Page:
“Perhaps art begins with the animal, at least with the animal that carves out a territory and constructs a house”.

To carve a territory or to cut our chaos: these are the very first moments of artistic creation.

“All that is needed to produce art is here: a house, some postures, colors and songs — on condition that it all opens onto and launches itself on a mad vector as on a witch’s broom, a line of the universe or of deterritorialisation”.

By this line, one returns to the field of indiscernibility between man and animal, words and objects, in short, art and nature. So art becomes the link between what Deleuze and Guattari call the

“determined melodic compounds” and “infinite plan of symphonic composition”.


There’s a second definition of art by Deleuze and Guattari: art as thought. Art is thought, art thinks just as much as science or philosophy. The purpose of art is to sensitize the chaos, because according to Deleuze and Guattari,

“art is not chaos but a composition of chaos that yields the vision or sensation, so that it constitutes, as Joyce says, a chaosmos, a composed chaos — neither foreseen nor preconceived. Art transforms chaotic variability into chaoid variety”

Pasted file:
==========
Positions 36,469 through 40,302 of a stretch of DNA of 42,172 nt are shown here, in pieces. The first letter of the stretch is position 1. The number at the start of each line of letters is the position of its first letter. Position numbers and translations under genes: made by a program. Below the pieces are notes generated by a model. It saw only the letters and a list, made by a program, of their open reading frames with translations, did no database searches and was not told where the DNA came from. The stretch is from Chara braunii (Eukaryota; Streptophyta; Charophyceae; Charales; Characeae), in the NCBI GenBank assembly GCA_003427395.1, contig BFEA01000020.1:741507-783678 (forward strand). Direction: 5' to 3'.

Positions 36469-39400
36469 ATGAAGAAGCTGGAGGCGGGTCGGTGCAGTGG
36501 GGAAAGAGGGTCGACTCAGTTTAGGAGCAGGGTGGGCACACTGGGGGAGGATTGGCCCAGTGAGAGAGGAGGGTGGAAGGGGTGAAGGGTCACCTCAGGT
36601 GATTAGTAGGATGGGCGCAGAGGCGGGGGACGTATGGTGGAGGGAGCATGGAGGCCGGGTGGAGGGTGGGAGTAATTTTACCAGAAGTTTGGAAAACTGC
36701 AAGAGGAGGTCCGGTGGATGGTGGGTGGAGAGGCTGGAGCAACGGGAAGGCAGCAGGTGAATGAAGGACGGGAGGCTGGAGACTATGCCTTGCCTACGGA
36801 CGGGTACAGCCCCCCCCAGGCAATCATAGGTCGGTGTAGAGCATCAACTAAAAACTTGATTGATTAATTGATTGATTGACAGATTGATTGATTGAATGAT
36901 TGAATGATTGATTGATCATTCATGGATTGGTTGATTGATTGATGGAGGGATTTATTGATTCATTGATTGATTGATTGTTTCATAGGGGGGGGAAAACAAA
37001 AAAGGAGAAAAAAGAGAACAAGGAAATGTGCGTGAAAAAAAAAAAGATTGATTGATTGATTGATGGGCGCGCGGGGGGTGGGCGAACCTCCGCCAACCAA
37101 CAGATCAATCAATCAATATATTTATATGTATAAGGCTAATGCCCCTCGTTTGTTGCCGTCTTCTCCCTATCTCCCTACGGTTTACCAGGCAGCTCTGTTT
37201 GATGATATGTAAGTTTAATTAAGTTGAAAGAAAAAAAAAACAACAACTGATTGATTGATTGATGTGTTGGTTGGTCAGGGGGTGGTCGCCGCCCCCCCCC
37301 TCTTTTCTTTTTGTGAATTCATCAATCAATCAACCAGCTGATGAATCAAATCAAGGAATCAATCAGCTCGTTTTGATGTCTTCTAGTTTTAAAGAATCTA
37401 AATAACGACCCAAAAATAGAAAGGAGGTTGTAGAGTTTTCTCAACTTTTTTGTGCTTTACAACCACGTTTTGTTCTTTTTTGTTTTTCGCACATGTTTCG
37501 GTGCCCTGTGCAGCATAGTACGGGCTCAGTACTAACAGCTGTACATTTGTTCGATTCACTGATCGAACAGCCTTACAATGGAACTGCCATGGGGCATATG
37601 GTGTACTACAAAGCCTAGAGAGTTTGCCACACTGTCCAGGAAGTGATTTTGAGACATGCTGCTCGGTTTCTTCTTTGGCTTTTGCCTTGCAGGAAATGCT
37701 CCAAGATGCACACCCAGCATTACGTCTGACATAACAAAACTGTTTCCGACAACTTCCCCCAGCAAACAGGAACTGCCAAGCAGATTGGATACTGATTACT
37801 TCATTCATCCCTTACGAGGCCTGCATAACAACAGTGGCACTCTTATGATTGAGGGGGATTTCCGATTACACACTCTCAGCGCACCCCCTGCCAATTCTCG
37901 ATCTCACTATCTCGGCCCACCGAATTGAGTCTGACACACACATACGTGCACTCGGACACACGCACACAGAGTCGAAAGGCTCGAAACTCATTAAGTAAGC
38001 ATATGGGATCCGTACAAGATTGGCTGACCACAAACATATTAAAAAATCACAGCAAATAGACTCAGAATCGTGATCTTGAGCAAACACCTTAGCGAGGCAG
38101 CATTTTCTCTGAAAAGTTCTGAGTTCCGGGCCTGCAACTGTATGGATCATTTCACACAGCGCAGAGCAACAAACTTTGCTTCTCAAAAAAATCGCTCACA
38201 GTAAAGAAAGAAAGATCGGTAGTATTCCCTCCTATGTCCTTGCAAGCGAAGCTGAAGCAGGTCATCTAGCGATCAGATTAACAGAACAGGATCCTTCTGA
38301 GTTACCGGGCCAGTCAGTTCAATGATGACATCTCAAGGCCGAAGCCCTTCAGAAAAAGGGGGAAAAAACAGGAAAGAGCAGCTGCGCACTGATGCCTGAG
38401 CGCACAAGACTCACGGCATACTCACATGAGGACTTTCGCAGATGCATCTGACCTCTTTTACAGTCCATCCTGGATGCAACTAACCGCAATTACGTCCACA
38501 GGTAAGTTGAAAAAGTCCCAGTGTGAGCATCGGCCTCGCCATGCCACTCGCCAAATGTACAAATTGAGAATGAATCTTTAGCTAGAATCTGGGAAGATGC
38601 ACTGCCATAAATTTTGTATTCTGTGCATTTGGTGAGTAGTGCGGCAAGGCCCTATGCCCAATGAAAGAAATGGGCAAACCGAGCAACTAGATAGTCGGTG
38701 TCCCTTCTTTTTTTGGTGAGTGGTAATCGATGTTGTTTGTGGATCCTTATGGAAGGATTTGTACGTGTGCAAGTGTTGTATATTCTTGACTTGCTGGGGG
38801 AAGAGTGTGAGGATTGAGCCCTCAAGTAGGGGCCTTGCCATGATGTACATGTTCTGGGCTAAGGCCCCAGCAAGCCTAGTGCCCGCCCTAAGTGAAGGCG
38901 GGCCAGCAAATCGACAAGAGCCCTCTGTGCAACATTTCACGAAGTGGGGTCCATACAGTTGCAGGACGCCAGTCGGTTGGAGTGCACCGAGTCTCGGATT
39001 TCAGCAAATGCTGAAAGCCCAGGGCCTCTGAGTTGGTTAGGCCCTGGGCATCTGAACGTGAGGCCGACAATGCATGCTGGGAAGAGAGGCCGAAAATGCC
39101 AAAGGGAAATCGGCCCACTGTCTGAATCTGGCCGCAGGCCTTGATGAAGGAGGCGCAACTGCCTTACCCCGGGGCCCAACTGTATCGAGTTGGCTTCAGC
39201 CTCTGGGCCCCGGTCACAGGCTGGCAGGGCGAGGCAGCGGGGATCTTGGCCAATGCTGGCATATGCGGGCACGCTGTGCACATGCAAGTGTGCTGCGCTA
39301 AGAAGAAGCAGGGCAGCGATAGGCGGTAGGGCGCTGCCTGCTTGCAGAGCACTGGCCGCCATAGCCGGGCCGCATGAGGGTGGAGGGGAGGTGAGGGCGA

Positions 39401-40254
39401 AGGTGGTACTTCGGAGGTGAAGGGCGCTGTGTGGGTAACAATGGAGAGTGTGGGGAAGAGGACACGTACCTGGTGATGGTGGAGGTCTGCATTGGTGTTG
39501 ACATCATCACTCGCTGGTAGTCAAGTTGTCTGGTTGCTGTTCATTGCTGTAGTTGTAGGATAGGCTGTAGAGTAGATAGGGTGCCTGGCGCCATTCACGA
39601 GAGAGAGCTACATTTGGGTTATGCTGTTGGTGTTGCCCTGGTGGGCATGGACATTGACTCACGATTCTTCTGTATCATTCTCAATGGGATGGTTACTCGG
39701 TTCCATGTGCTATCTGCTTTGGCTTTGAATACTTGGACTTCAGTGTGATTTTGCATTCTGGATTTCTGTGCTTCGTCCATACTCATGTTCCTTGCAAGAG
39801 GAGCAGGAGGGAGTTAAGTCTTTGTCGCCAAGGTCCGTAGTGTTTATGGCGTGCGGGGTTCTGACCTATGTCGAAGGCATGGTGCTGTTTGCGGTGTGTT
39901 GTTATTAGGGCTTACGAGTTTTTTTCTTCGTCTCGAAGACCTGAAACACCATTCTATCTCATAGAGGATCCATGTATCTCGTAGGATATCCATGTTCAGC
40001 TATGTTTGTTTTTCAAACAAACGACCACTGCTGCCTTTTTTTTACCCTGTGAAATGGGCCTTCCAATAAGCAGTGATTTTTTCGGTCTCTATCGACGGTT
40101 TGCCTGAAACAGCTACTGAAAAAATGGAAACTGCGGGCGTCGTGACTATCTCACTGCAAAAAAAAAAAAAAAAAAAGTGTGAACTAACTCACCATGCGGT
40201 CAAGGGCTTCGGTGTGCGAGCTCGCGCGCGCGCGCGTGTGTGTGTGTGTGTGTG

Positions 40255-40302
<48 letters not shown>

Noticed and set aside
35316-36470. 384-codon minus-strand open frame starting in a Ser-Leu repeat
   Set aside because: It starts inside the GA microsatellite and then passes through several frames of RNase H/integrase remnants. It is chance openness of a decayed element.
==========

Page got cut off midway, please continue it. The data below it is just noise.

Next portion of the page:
Not a relation of exclusion, but on the contrary, of inclusion. The thought is the result of an operation done to chaos, it is the very composition of chaos. To think is to give consistency to chaos. Making chaos consistent is cutting it out, giving it a reality of its own. Chaos becomes Thought, it acquires a reality as Thought or mental chaosmos. Art is one of the three forms of cutting out chaos. Art, science and philosophy are the three Chaoïdes, the three forms of thought and the three forms of creating chaos.


Thus, according to Deleuze and Guattari, within immanence occurs philosophy, within consistency occurs science and within composition occurs art. The junction of these three plans is called “brain”. “A concept is a set of inseparable variations that is produced or constructed on a plane of immanence insofar as the latter crosscuts the chaotic variability and gives it consistency (reality).

“It is the brain that thinks and not man — the latter being only a cerebral crystallization.

We will speak of the brain as Cézanne of the landscape: man absent from, but completely within the brain. Philosophy, art, and science are not the mental objects of an objectified brain but the three aspects under which the brain becomes subject, Thought-brain”.

Brain becomes a Subject when it becomes Thought.

Deleuze draws attention to a resonance between making a territorial form of art — house, postures, colors, songs — and the

“ the Thought-brain can be known as one “I”. The brain is an I, a philosophical “I conceive”, a scientific “I refer”, or an artistic “I feel”